Shop your favorite stores. Shop stores that require a more involved sales and purchase process such as mattresses, computers or home appliances. You'll see that each company's brand gives you a different store experience.
Make sure to visit an Apple store. They are among the best-of-breed right now.
Why? The store experience completely delivers on the brand promise with attention-stopping store windows and pleasing colors; in-store displays that are easy to see from the front door; expert, knowledgeable, available help; clear product descriptions; well-displayed products that are easy to try; efficient payment; and post-sale contact and offers. Plus, they shine and delight customers and visitors.
But, you say, Apple has neat little boxes to merchandise on tables, not odd-sized HME equipment. No excuses. You can be best-of-breed for HME in your community. It's time to freshen up and write your own in-store experience playbook.
If you are in retail or expanding, you will face more and more competitors as they have visions of a boomer sales bonanza. But you are the expert in the HME market. Your in-store merchandising should reflect that. Why, again? Because 70 percent of brand/item decisions are made in the store.
So when was the last time you changed or modified your showroom or retail location? Does your visual merchandising and shopping experience match what you tout about your brand? If it's been more than five years since you have touched your layout, it's time to get started.
Watch customers with your existing layout. Then define a master store layout plan that incorporates:
- Breathing room when customers enter the store. They need several feet to "adjust" to the store impact and complexity of HME products.
- Creative, fun, feature displays or endcaps for special promotions, contests or new products.
- A move of low-margin, frequently purchased items such as incontinence products to the back of the store.
Minimize costly merchandising and product mix errors.
- Take advantage of manufacturers' planograms and product movement information (but remember it must mesh with your master layout).
- Leverage knowledge of similar HME stores in non-competing areas.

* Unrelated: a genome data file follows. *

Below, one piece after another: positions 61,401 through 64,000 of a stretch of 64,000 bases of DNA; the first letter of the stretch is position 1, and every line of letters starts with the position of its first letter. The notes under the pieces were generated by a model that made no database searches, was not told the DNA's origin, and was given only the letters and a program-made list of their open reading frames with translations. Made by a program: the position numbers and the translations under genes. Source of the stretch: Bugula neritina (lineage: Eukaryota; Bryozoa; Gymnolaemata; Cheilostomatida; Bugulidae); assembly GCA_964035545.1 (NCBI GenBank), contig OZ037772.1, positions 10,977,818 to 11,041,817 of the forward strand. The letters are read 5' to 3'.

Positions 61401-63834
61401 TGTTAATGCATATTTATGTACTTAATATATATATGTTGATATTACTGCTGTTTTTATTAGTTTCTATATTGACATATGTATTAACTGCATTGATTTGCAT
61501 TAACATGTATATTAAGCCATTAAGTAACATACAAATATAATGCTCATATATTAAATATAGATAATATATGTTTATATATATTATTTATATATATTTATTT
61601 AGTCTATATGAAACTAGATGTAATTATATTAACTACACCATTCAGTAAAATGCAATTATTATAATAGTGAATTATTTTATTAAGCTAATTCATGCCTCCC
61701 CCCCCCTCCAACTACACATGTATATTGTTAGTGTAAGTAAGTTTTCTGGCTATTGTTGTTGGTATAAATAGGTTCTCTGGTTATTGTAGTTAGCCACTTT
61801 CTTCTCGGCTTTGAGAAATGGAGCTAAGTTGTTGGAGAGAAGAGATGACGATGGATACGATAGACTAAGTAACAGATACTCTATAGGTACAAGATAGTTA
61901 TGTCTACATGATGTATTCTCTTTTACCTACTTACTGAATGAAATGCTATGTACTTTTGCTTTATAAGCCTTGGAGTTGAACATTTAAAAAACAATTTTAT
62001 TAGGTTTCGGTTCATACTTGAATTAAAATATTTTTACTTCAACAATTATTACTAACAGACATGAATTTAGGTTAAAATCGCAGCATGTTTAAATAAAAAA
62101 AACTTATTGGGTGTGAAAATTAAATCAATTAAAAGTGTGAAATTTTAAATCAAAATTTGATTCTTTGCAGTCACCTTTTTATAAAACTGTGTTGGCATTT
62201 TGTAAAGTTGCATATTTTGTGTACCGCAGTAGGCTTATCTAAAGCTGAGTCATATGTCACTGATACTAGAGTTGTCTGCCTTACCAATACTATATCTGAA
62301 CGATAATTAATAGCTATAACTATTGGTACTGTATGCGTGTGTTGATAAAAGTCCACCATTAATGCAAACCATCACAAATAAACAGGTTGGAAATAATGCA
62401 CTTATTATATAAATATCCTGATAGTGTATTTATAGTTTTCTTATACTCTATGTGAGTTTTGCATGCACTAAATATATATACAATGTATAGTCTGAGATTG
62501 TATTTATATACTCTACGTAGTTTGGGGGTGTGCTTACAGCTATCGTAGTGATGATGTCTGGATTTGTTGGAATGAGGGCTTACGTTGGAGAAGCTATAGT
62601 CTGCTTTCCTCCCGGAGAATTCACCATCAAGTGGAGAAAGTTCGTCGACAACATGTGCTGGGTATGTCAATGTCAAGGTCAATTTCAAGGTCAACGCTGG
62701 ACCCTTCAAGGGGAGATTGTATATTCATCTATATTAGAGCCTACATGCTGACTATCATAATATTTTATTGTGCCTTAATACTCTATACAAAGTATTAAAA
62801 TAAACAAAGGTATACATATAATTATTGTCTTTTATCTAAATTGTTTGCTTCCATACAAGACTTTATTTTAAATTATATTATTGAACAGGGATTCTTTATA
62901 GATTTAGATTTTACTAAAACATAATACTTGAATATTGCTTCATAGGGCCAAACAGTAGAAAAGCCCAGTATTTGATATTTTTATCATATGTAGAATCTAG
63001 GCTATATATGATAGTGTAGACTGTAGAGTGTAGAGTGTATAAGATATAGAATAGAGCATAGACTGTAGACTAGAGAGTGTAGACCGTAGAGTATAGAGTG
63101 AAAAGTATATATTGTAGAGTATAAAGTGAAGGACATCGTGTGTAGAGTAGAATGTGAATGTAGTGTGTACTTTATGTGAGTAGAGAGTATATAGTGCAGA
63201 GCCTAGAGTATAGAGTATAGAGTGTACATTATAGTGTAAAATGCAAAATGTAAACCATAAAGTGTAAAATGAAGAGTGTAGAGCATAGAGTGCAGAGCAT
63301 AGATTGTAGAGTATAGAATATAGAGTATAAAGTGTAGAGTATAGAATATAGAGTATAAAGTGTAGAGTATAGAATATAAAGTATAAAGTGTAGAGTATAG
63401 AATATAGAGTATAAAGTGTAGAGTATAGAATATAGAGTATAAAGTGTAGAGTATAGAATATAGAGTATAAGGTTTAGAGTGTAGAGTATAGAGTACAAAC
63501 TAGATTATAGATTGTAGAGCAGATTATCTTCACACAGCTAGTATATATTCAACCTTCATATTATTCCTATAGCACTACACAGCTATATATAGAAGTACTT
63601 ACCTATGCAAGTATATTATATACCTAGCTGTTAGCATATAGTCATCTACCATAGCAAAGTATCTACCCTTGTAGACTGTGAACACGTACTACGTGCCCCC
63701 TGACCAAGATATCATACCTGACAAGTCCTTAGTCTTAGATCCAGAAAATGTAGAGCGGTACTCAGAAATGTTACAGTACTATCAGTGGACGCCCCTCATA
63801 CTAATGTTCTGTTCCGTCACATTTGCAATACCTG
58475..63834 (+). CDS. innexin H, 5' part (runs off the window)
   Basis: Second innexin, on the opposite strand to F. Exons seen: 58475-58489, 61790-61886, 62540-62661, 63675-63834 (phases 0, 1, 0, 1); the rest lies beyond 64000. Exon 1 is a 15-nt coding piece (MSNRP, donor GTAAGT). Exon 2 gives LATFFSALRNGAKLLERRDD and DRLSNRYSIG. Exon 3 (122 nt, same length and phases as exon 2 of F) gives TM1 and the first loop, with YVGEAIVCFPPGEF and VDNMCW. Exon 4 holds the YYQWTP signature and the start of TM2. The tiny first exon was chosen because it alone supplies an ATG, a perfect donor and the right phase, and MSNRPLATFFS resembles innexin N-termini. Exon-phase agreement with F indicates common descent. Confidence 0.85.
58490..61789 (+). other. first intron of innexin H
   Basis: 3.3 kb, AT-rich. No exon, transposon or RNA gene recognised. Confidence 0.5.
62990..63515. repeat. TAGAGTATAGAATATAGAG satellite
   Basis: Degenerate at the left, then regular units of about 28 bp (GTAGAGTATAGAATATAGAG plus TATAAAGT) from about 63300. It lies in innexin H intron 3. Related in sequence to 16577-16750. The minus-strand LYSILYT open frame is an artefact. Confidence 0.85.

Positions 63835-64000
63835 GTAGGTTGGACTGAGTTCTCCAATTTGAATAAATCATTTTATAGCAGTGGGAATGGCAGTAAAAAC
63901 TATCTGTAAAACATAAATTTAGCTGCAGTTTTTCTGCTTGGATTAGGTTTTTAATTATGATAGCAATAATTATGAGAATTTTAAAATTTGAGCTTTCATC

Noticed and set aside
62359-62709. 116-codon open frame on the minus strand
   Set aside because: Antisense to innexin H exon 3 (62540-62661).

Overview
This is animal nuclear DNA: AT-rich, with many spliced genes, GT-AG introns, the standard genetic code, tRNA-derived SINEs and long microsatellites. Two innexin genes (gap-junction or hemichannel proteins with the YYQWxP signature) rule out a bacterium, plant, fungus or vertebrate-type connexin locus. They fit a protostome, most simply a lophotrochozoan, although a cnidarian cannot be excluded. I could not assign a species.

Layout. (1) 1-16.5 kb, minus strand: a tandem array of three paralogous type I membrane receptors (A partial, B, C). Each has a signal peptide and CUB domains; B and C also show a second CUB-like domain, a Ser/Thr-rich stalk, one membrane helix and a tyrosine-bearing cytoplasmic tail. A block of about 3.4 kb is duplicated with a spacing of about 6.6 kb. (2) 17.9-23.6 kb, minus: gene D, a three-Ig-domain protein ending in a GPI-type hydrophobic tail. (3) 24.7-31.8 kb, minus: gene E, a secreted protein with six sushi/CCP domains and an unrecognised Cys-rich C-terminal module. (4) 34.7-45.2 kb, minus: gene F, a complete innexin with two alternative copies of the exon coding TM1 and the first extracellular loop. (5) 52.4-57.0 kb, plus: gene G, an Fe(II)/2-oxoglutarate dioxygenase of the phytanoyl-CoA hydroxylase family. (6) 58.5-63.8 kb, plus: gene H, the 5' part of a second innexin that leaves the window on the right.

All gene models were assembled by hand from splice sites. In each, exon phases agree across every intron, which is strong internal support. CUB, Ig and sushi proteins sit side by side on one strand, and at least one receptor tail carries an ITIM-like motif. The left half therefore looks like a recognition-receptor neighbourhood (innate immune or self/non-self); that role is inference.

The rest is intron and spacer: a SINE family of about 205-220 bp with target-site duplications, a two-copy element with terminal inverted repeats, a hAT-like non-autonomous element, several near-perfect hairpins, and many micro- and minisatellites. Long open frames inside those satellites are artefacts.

- Measure specific product and category movement and profit performance. Continuously monitor your ROI to streamline and change out products.
Establish a calendar of promotions and activities that are featured in-store with signs, displays, balloons and unusual creative themes such as charity efforts, golf, bingo, cards, vacations and more. Reflect the life of your customers and what they want to do with the help of your products.
Perk up with new paint, flooring, decor, signs, wall pictures and displays. You'll be amazed by the response you get just to a new color on one wall.
- Get professional help from a local paint store free advisor, display expert and/or a retail store designer.
- Signs should be large, visible from anywhere in the store. If you serve a multi-lingual community, consider bilingual signs, store materials and staff fluent in different languages.
Store layouts no longer include towering gondolas or barricaded zones. Small bathroom, bedroom and family room displays demonstrate how products are used. It works. Add towels, flowers, bed linen, walls, glassware, etc. Think like a furniture store. Help customers visualize how their equipment will blend in a home environment.
Lighting is crucial. Accent lighting can make all the difference in the presentation of accessories or a new product. "Over-55" eyes need higher-level lighting. Visual merchandiser Phil Mitchell of Discovery Based Retail Store Design notes that "while 75 Fc (foot candle) is fine for general merchandise, upwards to 150 is recommended for maximum visibility."
Can't afford new fixtures? Mitchell recommends simply cleaning the ones you have. It makes a world of difference.